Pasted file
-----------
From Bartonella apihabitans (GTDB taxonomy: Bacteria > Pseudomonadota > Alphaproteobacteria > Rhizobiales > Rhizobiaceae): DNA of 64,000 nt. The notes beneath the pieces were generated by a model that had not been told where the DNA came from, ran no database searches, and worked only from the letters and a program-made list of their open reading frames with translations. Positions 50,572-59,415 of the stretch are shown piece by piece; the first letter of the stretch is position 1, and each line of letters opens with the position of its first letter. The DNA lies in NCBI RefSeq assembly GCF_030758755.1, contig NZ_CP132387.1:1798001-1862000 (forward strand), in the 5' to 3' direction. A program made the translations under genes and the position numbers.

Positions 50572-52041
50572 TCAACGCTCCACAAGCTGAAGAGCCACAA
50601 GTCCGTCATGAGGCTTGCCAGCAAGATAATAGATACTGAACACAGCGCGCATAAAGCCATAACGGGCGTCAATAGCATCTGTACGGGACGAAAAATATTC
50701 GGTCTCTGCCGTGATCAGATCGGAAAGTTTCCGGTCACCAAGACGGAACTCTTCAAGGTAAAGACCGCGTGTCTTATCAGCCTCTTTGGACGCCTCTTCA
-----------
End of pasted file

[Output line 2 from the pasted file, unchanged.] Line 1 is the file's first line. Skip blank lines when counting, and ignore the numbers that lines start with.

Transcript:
Positions 50572-52041